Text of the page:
The Port of Gothenburg is securing its identity as an LNG bunkering port with the soon to be completed permanent Liquefied Natural Gas (LNG) bunkering facility. Already well versed in truck-to-ship and ship-to-ship bunkering, ship owners will now also be able to refuel their vessels while loading or unloading cargo.
In just a few months, vessels will for the first time be able to bunker liquefied natural gas (LNG) at a permanent facility at the Port of Gothenburg. The infrastructure company Swedegas, which will own and operate the facility, and the Norwegian company Barents NaturGass, which can supply the LNG with ISO-containers from main European terminals, have entered into a supply agreement. The shipping sector will be able to purchase marine fuel complying with the tightening emissions regulations based on a one-stop-shop concept.
LNG is the cleanest marine fuel available for large-scale shipping and is gradually replacing oil-based products. As a fuel, LNG reduces emissions of sulphur and particles nearly to zero. In addition, nitrogen oxide emissions are reduced by up to 90% and CO2 emissions are reduced by around 25%. The growth of LNG as a marine fuel is accelerating following increasingly strict global emission rules.
“We are very pleased to have the opportunity to work at the largest port in the Nordic region and with the shipping companies that use the port. Gothenburg based shipping companies have been amongst the first to adopt LNG in Sweden. Several vessels have already been built and launched which are ready to run on LNG. We are keen to start our LNG supply services and meet the customer’s needs,” said Gudrun Rollefsen, CEO in Barents NaturGass.
Time-effective bunkering solution
Gothenburg’s first LNG facility at the Energy Port will soon be completed. Construction has been in progress since the winter and the facility is expected to become operational in August this year. Vessels can bunker day and night while loading and unloading. Moreover, the facility can over time be expanded to stay in line with market growth. It is also ready for supply of biomethane.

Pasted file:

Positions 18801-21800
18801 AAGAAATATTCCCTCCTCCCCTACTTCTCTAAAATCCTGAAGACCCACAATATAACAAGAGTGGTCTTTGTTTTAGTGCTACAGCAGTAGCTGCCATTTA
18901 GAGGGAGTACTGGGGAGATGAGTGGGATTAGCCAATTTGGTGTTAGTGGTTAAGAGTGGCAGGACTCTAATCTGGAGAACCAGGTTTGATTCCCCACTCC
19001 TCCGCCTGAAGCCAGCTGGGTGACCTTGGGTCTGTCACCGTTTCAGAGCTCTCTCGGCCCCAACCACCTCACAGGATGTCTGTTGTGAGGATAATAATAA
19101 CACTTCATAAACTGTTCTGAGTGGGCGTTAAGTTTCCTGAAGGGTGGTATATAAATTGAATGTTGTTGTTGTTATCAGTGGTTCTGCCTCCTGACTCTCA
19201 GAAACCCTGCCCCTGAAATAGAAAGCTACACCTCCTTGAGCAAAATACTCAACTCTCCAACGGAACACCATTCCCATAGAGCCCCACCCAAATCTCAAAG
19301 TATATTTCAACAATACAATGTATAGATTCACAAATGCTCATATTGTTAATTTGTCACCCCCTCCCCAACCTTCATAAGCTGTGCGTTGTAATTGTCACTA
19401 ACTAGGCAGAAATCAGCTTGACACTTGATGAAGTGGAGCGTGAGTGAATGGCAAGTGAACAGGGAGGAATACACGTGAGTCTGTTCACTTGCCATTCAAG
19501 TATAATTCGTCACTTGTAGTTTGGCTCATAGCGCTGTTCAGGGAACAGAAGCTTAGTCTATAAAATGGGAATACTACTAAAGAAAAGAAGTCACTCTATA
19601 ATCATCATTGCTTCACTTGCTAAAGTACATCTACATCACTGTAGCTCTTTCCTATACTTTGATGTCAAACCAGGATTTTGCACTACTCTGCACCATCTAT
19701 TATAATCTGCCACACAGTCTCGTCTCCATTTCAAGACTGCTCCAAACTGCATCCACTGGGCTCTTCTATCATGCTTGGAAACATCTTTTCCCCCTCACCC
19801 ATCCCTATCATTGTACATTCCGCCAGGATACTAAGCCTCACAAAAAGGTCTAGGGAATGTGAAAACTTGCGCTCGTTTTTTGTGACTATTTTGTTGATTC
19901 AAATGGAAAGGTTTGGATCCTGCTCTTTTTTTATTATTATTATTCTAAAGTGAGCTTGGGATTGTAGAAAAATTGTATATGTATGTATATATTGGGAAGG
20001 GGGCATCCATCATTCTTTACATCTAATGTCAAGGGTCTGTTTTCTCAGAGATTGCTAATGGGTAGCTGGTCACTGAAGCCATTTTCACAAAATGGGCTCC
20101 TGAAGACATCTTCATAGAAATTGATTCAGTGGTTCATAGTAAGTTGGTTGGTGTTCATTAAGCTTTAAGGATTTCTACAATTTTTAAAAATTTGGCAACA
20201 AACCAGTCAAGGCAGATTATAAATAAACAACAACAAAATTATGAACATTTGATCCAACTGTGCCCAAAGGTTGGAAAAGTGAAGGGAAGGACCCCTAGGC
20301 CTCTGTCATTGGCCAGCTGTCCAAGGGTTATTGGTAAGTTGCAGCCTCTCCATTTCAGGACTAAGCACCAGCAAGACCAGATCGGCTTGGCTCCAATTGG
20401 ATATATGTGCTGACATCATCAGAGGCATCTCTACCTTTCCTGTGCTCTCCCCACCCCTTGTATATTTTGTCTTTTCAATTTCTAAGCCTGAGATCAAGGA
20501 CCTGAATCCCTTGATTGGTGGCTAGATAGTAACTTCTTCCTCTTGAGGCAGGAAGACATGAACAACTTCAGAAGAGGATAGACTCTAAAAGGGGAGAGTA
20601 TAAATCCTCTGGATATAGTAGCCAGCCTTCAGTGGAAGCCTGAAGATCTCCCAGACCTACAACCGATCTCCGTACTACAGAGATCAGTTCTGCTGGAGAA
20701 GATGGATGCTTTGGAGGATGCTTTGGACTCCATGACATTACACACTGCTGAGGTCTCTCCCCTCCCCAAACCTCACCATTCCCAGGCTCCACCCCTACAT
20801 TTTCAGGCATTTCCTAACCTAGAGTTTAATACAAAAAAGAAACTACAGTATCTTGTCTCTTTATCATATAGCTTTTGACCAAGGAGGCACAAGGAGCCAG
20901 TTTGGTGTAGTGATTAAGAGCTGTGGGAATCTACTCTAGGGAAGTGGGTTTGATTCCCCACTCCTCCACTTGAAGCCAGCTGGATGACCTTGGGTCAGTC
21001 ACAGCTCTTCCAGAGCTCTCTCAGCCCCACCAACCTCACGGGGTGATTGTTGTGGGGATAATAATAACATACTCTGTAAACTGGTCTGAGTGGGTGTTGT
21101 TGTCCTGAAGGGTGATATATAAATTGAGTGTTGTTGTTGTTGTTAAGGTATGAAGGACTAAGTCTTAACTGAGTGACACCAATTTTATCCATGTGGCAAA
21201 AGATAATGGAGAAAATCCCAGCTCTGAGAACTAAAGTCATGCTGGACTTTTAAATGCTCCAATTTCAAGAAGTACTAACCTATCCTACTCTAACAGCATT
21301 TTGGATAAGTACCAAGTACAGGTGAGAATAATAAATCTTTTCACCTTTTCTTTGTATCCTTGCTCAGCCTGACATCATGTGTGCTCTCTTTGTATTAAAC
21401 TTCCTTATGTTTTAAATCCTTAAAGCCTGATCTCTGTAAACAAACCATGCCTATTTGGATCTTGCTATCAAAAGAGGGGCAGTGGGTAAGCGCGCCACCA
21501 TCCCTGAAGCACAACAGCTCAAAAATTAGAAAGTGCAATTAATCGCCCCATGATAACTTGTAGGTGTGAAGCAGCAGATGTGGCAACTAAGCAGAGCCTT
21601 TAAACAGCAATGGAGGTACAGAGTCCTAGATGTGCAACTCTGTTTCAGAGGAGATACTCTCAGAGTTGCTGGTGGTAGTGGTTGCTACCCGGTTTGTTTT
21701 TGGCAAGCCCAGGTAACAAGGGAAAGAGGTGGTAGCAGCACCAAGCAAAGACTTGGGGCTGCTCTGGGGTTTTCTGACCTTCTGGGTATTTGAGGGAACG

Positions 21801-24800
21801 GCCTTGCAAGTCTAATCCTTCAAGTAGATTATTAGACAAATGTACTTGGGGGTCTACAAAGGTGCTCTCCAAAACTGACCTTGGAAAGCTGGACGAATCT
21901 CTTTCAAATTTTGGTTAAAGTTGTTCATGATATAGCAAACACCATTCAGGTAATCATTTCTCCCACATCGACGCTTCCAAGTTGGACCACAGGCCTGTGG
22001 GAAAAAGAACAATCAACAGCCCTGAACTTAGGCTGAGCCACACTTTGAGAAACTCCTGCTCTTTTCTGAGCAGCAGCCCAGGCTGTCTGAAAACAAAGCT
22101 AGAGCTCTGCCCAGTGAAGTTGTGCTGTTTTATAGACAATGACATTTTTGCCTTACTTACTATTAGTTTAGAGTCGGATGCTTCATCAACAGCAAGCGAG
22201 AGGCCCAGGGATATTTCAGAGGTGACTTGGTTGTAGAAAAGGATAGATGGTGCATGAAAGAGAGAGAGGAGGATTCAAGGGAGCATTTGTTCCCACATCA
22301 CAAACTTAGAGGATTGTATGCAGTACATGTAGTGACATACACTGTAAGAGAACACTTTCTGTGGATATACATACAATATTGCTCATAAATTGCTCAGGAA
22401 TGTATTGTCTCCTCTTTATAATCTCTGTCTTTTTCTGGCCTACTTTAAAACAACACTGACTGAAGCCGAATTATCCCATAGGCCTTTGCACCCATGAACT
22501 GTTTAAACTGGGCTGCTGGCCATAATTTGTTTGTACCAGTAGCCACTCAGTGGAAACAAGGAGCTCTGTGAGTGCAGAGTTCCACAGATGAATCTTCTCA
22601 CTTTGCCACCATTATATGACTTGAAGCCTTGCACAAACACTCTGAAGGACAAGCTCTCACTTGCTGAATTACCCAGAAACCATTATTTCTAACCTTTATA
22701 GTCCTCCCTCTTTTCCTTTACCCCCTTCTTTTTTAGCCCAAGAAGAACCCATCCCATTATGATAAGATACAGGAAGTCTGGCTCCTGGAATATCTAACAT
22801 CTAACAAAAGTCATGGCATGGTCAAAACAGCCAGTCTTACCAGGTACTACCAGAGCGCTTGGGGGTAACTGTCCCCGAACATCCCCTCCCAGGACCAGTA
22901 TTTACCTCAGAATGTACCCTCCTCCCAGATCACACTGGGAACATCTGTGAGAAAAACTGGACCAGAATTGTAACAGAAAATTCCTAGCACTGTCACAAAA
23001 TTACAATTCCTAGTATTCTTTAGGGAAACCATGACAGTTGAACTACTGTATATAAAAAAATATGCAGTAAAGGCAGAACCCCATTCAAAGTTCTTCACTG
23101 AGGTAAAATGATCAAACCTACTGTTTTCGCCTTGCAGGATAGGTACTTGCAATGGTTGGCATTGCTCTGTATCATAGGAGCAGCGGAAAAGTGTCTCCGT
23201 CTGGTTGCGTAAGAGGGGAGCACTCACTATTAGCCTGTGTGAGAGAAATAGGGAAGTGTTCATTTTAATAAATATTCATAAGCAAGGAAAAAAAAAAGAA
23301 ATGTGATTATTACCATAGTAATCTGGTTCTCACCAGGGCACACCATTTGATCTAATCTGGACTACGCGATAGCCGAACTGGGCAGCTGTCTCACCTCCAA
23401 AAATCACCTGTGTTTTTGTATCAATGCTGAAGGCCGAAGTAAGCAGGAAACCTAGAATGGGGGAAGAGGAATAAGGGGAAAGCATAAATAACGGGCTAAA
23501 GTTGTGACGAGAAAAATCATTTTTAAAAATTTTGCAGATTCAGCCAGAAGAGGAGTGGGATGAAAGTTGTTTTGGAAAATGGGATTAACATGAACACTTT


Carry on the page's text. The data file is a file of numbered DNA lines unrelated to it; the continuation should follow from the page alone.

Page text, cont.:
“We always build infrastructure that can handle both natural gas and renewable gas. It must be simple for shipping companies to gradually increase the mix of renewable gas as the transition progresses,” said Johan Zettergren, Swedegas chief executive.
Swedegas, owned by the Spanish and Belgian gas network companies Enagás and Fluxys, is in the process of developing new infrastructure for biogas, hydrogen, liquefied natural gas (LNG) and liquefied biogas (LBG). The new facility marks the first step in the construction of a broader solution for the gas infrastructure at the Port of Gothenburg, with the potential to connect to the gas transmission network. In time, Swedish industry and land transport could also make use of the facility.
LNG will be brought to the facility using trailers or containers, which will unload at a discharge station. The LNG will then be distributed via a 450-metre vacuum-insulated cryogenic pipeline to the quays in the Skarvik area at the Energy Port.
Barents NaturGass is a Norwegian gas company supplying ships and industries with natural gas and LNG. Barents NaturGass has customers in the whole of Scandinavia and is part of the Broadview Energy Solutions group, which is active in LNG distribution all over Europe together with its Spanish partner, Molgas Energy. Bunkering has been an important part of Barents NaturGass´ activity for more than 10 years, and the company is very experienced with nearly 600 bunkering activities per year.